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South Australia's biggest electricity intervention in two decades -

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MARK COLVIN: It's the biggest intervention in South Australia's electricity network since privatisation almost 20 years ago.

The Premier, Jay Weatherill's unveiled a raft of changes aimed at securing and retaking control of the state's energy supply.

The half billion-dollar plan includes a state government-owned gas-fired power station, and incentives for private companies to build battery storage.

Business, industry and welfare groups have shown a range of reactions, from caution to overwhelming support as they digest the detail.

Caroline Winter reports.

CAROLINE WINTER: He promised it would be a dramatic, bold plan to deliver South Australians reliable power and drive down prices, and today South Australian Premier Jay Weatherill unveiled that plan.

JAY WEATHERILL: It's a plan for the 21st Century. It's a plan to take our clean, green, renewable resources and use them to create an energy future for our state, and indeed, for our nation.

CAROLINE WINTER: In shoring up the state's energy supply, South Australia will no longer rely on other states for its energy.

It's going it alone and, in being self-reliant, the Government has outlined a six-point plan.

The centrepiece is a new state government-owned gas-fired power plant at a cost of $360 million; alongside that, Australia's largest battery storage facility, as part of a $150 million new renewable technology fund.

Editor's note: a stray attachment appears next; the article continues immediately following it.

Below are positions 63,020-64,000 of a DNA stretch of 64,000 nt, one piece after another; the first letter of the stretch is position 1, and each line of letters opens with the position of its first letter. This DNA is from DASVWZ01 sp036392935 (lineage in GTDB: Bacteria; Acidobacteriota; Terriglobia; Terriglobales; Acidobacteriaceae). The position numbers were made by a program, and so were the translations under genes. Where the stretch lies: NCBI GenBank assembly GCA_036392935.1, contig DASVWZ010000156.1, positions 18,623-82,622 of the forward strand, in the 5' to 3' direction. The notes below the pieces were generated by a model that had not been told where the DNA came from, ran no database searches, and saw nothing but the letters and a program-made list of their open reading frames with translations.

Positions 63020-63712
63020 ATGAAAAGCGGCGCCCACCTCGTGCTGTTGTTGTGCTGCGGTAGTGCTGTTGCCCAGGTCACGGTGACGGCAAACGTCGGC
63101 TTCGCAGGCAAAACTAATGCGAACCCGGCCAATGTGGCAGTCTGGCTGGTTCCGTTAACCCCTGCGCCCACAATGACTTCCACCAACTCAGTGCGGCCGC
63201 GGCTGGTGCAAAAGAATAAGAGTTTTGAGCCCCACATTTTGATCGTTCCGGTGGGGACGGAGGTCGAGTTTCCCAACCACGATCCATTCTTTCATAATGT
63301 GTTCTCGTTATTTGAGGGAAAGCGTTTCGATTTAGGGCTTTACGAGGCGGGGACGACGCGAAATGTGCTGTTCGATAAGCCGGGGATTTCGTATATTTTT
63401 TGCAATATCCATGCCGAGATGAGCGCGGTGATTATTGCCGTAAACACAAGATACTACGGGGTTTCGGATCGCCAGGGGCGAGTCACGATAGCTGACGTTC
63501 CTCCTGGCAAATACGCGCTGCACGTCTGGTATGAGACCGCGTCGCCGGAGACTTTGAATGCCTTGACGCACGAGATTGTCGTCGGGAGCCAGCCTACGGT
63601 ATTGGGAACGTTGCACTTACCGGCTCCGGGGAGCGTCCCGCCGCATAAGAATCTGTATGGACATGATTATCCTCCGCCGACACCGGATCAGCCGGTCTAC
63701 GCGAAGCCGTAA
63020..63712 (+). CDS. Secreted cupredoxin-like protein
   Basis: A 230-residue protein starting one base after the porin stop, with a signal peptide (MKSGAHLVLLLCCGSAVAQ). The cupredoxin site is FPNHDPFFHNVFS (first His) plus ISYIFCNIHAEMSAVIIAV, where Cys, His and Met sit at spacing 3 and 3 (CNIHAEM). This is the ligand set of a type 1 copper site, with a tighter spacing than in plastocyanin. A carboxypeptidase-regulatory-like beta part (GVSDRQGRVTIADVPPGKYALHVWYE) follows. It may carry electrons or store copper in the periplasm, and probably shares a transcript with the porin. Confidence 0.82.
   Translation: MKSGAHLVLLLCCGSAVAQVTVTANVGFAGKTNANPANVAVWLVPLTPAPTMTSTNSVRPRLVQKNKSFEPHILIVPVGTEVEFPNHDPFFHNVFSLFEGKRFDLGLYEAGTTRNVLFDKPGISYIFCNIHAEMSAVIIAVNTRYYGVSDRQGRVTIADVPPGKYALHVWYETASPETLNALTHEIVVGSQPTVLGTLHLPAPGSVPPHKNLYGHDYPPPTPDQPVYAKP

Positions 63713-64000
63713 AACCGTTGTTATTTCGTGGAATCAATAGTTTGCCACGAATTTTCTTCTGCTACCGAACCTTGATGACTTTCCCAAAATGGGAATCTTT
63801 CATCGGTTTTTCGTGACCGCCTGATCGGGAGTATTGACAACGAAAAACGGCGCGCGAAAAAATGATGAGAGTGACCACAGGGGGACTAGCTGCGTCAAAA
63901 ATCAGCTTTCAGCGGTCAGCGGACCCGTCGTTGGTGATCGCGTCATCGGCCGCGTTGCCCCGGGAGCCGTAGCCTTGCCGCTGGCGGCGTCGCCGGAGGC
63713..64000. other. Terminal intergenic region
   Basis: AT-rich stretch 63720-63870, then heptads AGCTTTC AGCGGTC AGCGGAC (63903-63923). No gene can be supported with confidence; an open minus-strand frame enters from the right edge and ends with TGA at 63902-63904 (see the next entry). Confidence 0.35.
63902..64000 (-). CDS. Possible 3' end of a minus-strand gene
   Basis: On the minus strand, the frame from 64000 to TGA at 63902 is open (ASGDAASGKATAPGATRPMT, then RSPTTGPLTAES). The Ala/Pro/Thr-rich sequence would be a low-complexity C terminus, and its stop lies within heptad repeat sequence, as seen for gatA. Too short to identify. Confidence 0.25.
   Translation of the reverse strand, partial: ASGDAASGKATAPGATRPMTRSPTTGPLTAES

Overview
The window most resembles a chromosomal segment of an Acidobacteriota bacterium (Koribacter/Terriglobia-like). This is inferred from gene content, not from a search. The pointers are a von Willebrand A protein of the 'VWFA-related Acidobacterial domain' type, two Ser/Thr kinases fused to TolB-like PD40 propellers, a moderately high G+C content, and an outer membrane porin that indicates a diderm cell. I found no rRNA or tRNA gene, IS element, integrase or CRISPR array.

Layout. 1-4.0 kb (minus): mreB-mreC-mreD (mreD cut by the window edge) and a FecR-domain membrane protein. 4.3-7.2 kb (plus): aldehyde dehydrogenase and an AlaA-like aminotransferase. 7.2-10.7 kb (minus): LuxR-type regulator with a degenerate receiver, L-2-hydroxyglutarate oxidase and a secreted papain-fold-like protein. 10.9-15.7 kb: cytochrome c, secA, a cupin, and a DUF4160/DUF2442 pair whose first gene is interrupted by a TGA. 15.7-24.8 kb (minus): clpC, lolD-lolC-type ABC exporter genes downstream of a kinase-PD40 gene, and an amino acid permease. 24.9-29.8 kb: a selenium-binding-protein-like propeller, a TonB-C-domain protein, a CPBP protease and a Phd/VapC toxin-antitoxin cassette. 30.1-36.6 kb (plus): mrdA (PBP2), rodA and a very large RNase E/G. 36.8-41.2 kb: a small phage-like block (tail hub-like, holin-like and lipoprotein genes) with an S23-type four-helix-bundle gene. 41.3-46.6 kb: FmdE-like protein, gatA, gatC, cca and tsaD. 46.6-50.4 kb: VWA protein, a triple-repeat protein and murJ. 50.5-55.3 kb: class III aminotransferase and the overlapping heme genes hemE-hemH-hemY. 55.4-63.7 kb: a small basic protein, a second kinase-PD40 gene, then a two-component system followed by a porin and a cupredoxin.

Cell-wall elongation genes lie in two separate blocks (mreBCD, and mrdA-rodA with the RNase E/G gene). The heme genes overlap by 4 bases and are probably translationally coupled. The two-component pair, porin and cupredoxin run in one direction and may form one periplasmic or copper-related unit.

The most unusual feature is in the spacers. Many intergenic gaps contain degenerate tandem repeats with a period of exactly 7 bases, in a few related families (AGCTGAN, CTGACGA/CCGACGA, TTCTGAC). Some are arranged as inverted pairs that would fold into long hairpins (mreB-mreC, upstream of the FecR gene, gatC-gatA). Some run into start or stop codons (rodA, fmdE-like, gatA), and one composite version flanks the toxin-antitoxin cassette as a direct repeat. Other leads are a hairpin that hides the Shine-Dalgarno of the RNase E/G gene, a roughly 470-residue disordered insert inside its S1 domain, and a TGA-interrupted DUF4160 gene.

There's also incentives for companies and landowners to tap into gas reserves, and powers will be given to the state's energy minister to override other regulators.

The intervention has a total value of $550 million and will create 630 jobs.

JAY WEATHERILL: All of the policies that we're proposing will be complementary to what we understand will be recommended by the chief scientist in the Finkel Review.

We have no confidence that those changes, at least the fundamental ones, will occur any time soon.

It may well be that there requires a change of government at a national level before we see an emissions intensity scheme.

CAROLINE WINTER: Premier Weatherill says the state couldn't wait any longer and was forced to intervene to stabilise the energy market.

The announcement comes off the back of three weather events and two system failures since September, which cut power repeatedly to homes and businesses, the most recent, last month during load shedding.

The plan has been praised by some quarters and cautiously welcomed by others.

Professor John Spoehr from the Australian Industrial Transformation Institute says intervention had to happen and may only be the start.

JOHN SPOEHR: This may not be the end. It may be necessary to intervene more in the future if it's necessary.

So, I don't think this is the end of the story, but it's the first part of a necessary change in energy policy here in South Australia. And watch this space. I expect other state governments to follow suit.

CAROLINE WINTER: Business SA says it's been a long time coming for the business community, which has been crying out for months.